The Rowland B. French Medical Center is the primary health-care facility for the residents of Eastport, Maine, a tiny Down East fishing town, population 1,400. Eastport was one of the first of some 50 towns that Jim and visited during our reporting across America for our book, Our Towns. We have returned there a half-dozen times since 2013.The French Center, along with two others in nearby Calais and Machias, together compose the Eastport Health Center. They operate on a community-based health-care model, which began as part of a rural health initiative from the era of Lyndon Johnson’s War on Poverty to aid the underserved.When I first learned about the rural health-care centers in Ajo, Arizona, and then Eastport, they struck me as unusually personal and almost quaint in their attention to the local detail of the environment and the people they served. Outwardly, the two couldn’t seem more different, The Desert Senita Community Health Center in a former copper mining town in the middle of the Sonoran Desert, and the the Rowland B. French Medical Center on the powerful tidal waters of the Bay of Fundy.In another way, the centers shared a foundation that seemed efficient and smart in design and operation. Today, in the horrible and confusing pandemic era, I would tack on a few more adjectives for their model: prescient and exemplary.The key element is that long before the current emergency, both of them were designated as Federally Qualified Health Centers (FQHC); they are two of roughly 1,400 FQHCs that serve more than 28 million people around the U.S. today. And with this designation, it meant that two of America’s smallest and most remote communities were required to make preparations for a public-health disaster like the one underway now.As I wrote earlier: FQHC designation is a godsend for rural health-care centers. It ensures that the centers will receive, among other things, enhanced reimbursements for patients covered by Medicaid and Medicare, and will offer a sliding scale for those without any coverage. It promises federal malpractice-insurance coverage for providers, extra partnerships for the centers, and more specialist care. Each center is unique in its profile, depending on the community’s needs. For example, the Rowland B. French Medical Center has providers for behavioral health counseling, podiatry, radiology, nephrology, and social support. Desert Senita has a regularly visiting cardiologist and ophthalmologist, a certified Spanish translator, and a special phone line with third-party translators for multiple languages. Being a FQHC comes with requirements and perks. In Ajo, I saw the stacks and stacks of paperwork required of FQHCs by the government to document every step of their compliance with governance, finances, and regulations. I also learned about the one-stop shopping so they could supply services to cover everything from dentistry, x-rays, pharmacy, translation services, rotating visits from specialists, and emergency preparedness. At the time, Jane Canon in the Ajo center described that emergency preparedness meant “self-ready” for everything from a massive power outage to an ebola outbreak. At the time, we both chuckled at “ebola outbreak.” That doesn’t sound funny anymore.I spoke by phone last Sunday morning with Ellen Krajewski, the director and CEO of the Eastport Health Center, to learn how emergency preparedness in Eastport has played out so far.We started with a few weeks ago, when it was business as usual at Eastport’s Health Center. People were coming in for their primary-care appointments, drop-ins, the usual. Then came the identification by the CDC of the coronavirus as a pandemic. As an FQHC, said Krajewski, echoing my conversation in Ajo, we are required to have emergency preparedness plans. “So,” she said, “we had a pandemic plan.” The trigger was pulled and Eastport immediately kicked into gear to engage the protocols and adhere to guidelines from the feds and the states for pandemic operations. Here’s what the plan looks like and here’s how it has worked in reality:The pivots: The health center shifted from being an all-purpose primary care provider to accepting only acute visits in person and providing all other visits remotely, either by phone or virtually. It was tricky: While operations were clear to those inside the building, not all the residents in Eastport were aware of the news and, understandably, what that would mean to their usual healthcare behaviors. As now throughout the rest of the country, word needed to get around Eastport that the first step was not showing up at the center, but calling on the phone. The center set up a series of questions by phone to determine how best to provide needed care, from those with what appeared to be illness unrelated to coronavirus to triaging patients with what may be coronavirus symptoms. The very sickest people go to the hospitals; the middle group may come to the center; the least sick generally stay at home.Some of both the regular patients and the potential COVID-19 positive patients needed to be seen in person, so the center set up work-arounds for organizing their physical space. They scoured the possibilities and came up with separate locations for seeing potentially COVID-19-positive patients and regular patients. They flipped a board room into a sterile room, with a trained nurse to administer COVID-19 tests. Krajewski told me that the center has a limited supply of tests, and they follow the CDC guidelines on who is eligible to be tested.Within 10 days, all the providers were trained and using remote technologies. “It meant a huge, gigantic change,” Krajewski said. But it was one they were generally equipped to do, despite their relatively-older, less tech-savvy provider population. Being a FQHC, the center was already heavily teched-up, and familiar with using the technology required to comply with all the usual FQHC reporting and protocols.On the patient end, it was more complicated. Eastport is a rural, remote area, where broadband coverage is spotty, and the population is less likely than much of the U.S. to be able to afford computers and internet subscriptions. Compounding the problems, Washington County—where Eastport is located—has one of the oldest populations in Maine, a state that has the oldest population of any in the country—meaning overall comfort with technology is more rare than usual.The equipment and testing: As of our last conversation, Eastport has an adequate, though limited, number of test kits; more have been promised. Test results have been slow in coming, but the speed is improving. They have not yet recorded a single positive test for COVID-19. Maine has promised some community testing sites around the state, but tiny Eastport won’t be one of them. Those will be located in a more populated area, far away from Eastport.Their original supply of equipment has sufficed. There are enough PPEs and masks, although the center has already back-ordered and duplicate-ordered, just in case. Eastport doesn’t have an ICU or a ventilator. The nearest so-equipped hospitals are in Machias and Calais, which are 60 and 30 minutes away, respectively.The staff: During our travels, we frequently heard about rural America’s challenge to entice new young staff into professional positions like doctors, nurses, dentists, and teachers. In fact, Eastport, in another far-sighted effort, has already set up scholarships for high-school students pursuing medical professions, hopefully giving them a reason to stay and practice in their hometown.Today, the staff and providers at the center are generally older and are more likely to have co-morbidity issues that come with age. The pandemic presents a new challenge to this provider base, where they naturally fear their constant exposure and feel more personally vulnerable.The finances: Finances for the center and payments for services are complicated now. On one hand, there has been some easing on federal rules and regulations for payments and coverage, making the system work more smoothly. On the other hand, fewer patients are coming to the clinic. Patients are reluctant to show up, and they are delaying their well visits. When Krajewski and I talked, the center’s roughly 150 visits per day had dropped to 22. Already 12 employees in the three centers of the Eastport Health Center network have been furloughed, and five others are working reduced hours. And while virtual visits are increasing, they are not replacing in-person visits either in number or revenue.The culture: For all of us, the specter of COVID-19’s arrival into our communities is scary and looming and bizarre. For all of us, there is a sense of unreality—until it becomes real—that maybe it won’t get here, maybe we can be immune from this tragedy. Because part of the cultural appeal of living in remote towns like Eastport and Ajo is being a good arm’s length away from national issues or intrusions, it makes sense that this instinct or temptation of “not me/not us” could be even stronger. It is a familiar and attractive idea that the virus will remain far away, like some other 21st century disasters.We will stay in touch with our friends in Ajo and Eastport to see what their futures hold.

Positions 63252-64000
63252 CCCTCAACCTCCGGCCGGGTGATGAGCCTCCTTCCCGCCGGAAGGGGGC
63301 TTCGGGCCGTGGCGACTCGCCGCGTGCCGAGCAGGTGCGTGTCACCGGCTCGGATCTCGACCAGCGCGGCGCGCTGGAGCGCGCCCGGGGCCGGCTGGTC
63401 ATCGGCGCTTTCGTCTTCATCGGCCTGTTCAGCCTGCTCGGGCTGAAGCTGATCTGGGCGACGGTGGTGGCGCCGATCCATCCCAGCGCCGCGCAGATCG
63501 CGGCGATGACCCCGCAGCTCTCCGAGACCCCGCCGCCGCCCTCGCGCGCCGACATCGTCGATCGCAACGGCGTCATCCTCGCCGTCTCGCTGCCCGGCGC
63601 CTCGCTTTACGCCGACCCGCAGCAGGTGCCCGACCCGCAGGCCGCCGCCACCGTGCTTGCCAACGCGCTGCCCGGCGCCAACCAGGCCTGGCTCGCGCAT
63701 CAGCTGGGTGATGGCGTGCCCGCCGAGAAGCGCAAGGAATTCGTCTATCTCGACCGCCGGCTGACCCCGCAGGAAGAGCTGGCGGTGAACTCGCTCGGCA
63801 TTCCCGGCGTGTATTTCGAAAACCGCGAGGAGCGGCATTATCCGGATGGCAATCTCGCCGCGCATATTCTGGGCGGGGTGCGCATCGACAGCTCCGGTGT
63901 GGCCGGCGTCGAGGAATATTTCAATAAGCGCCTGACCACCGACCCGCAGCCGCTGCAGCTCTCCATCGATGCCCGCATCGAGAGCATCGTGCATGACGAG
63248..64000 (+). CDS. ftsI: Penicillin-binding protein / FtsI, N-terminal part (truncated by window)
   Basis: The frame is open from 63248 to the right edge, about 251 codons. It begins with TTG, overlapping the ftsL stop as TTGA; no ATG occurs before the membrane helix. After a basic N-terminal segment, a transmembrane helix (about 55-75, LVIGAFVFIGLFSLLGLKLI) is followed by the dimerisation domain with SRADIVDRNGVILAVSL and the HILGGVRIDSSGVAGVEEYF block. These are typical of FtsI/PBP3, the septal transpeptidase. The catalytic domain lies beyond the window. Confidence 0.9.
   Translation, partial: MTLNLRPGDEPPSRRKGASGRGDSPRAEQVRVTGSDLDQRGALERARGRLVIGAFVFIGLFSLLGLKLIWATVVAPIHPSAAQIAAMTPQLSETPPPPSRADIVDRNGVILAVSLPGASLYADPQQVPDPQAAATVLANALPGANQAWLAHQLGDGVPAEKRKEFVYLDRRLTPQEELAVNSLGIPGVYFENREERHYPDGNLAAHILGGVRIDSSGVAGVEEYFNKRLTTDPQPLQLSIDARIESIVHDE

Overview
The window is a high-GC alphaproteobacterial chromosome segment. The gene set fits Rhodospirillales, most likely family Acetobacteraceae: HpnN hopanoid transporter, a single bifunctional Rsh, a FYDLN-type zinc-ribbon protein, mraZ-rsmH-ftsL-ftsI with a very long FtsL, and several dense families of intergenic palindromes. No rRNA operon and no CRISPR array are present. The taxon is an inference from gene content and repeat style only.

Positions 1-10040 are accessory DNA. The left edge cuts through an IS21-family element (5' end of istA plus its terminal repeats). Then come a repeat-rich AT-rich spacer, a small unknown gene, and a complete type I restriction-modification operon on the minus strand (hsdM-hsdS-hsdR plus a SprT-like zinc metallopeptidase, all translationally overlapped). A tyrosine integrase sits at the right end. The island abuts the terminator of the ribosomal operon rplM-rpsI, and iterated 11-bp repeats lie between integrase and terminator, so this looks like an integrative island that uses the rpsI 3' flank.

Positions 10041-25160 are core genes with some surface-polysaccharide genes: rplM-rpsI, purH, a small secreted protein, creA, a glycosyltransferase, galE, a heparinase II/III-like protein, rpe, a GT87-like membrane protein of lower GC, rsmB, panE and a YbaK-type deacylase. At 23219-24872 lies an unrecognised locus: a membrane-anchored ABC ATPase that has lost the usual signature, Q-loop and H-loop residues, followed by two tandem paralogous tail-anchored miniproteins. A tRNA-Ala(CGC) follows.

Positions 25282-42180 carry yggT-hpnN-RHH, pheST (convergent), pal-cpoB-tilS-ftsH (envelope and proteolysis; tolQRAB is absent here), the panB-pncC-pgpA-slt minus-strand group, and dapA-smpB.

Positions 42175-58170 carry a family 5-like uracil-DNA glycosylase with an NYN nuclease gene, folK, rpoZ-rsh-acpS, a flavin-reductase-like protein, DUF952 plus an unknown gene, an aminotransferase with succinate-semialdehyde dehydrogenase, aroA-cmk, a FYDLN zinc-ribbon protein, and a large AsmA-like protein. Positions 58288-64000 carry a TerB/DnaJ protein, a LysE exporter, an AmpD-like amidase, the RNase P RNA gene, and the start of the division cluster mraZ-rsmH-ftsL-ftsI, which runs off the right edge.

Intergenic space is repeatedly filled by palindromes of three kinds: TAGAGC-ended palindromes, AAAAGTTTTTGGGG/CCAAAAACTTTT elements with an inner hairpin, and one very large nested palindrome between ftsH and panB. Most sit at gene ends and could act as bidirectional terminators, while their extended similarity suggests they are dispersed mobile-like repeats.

1m